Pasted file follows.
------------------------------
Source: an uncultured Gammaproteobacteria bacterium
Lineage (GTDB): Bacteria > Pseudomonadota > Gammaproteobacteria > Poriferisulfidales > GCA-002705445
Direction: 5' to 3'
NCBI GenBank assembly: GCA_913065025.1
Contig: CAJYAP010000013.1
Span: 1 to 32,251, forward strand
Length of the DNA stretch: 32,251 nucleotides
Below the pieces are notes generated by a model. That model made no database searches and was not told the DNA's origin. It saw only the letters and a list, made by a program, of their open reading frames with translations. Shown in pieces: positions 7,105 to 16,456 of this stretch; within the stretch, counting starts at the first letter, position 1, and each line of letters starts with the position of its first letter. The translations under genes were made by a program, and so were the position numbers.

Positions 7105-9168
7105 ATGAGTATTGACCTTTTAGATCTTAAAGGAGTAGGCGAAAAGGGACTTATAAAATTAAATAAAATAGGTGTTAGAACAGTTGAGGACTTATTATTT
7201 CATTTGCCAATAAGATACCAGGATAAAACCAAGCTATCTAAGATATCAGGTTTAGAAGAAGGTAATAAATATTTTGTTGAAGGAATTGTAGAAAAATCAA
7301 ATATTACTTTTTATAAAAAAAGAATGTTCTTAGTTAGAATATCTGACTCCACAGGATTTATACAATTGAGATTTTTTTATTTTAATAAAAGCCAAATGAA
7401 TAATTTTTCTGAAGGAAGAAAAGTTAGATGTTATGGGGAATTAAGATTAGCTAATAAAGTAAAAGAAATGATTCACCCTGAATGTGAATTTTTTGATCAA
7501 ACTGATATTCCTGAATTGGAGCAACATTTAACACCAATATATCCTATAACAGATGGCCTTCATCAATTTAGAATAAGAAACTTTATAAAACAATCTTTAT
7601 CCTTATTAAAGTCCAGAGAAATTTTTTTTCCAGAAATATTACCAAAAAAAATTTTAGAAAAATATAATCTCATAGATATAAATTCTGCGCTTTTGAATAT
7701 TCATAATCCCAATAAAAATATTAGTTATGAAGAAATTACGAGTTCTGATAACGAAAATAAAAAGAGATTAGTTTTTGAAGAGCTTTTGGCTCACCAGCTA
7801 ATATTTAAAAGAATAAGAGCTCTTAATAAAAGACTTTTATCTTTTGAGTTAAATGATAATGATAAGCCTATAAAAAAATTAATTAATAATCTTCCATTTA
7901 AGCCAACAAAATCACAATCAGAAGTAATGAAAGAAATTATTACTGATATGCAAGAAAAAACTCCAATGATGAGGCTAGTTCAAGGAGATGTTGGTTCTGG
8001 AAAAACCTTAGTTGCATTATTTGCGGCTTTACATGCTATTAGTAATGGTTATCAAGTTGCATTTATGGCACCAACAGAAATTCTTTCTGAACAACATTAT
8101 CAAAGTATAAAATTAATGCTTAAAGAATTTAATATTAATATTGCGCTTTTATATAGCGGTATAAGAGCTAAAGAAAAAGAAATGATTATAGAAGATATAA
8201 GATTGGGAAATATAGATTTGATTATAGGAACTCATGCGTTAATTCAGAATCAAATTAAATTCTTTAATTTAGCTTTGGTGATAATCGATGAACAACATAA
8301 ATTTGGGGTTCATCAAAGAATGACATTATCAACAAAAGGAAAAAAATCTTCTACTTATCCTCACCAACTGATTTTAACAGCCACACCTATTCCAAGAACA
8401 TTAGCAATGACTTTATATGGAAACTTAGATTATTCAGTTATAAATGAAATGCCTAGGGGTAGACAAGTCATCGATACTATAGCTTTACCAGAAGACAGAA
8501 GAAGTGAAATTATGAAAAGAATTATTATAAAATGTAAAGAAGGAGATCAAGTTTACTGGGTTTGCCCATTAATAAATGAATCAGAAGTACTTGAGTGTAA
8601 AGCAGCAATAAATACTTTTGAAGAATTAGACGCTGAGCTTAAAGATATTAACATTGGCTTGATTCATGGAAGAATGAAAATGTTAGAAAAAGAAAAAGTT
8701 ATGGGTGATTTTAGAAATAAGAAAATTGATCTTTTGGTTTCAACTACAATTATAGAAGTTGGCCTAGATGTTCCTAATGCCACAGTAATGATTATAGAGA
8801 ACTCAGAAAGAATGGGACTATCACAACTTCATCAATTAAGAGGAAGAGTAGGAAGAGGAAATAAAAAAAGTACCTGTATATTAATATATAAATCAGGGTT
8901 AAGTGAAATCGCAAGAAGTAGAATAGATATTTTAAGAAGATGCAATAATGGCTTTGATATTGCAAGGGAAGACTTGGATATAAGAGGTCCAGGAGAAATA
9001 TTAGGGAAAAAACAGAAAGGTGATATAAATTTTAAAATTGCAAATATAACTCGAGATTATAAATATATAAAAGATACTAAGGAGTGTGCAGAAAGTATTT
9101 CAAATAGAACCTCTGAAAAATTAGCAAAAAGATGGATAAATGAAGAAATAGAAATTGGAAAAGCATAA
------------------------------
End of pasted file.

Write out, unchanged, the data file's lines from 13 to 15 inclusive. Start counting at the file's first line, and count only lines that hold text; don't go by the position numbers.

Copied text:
7401 TAATTTTTCTGAAGGAAGAAAAGTTAGATGTTATGGGGAATTAAGATTAGCTAATAAAGTAAAAGAAATGATTCACCCTGAATGTGAATTTTTTGATCAA
7501 ACTGATATTCCTGAATTGGAGCAACATTTAACACCAATATATCCTATAACAGATGGCCTTCATCAATTTAGAATAAGAAACTTTATAAAACAATCTTTAT
7601 CCTTATTAAAGTCCAGAGAAATTTTTTTTCCAGAAATATTACCAAAAAAAATTTTAGAAAAATATAATCTCATAGATATAAATTCTGCGCTTTTGAATAT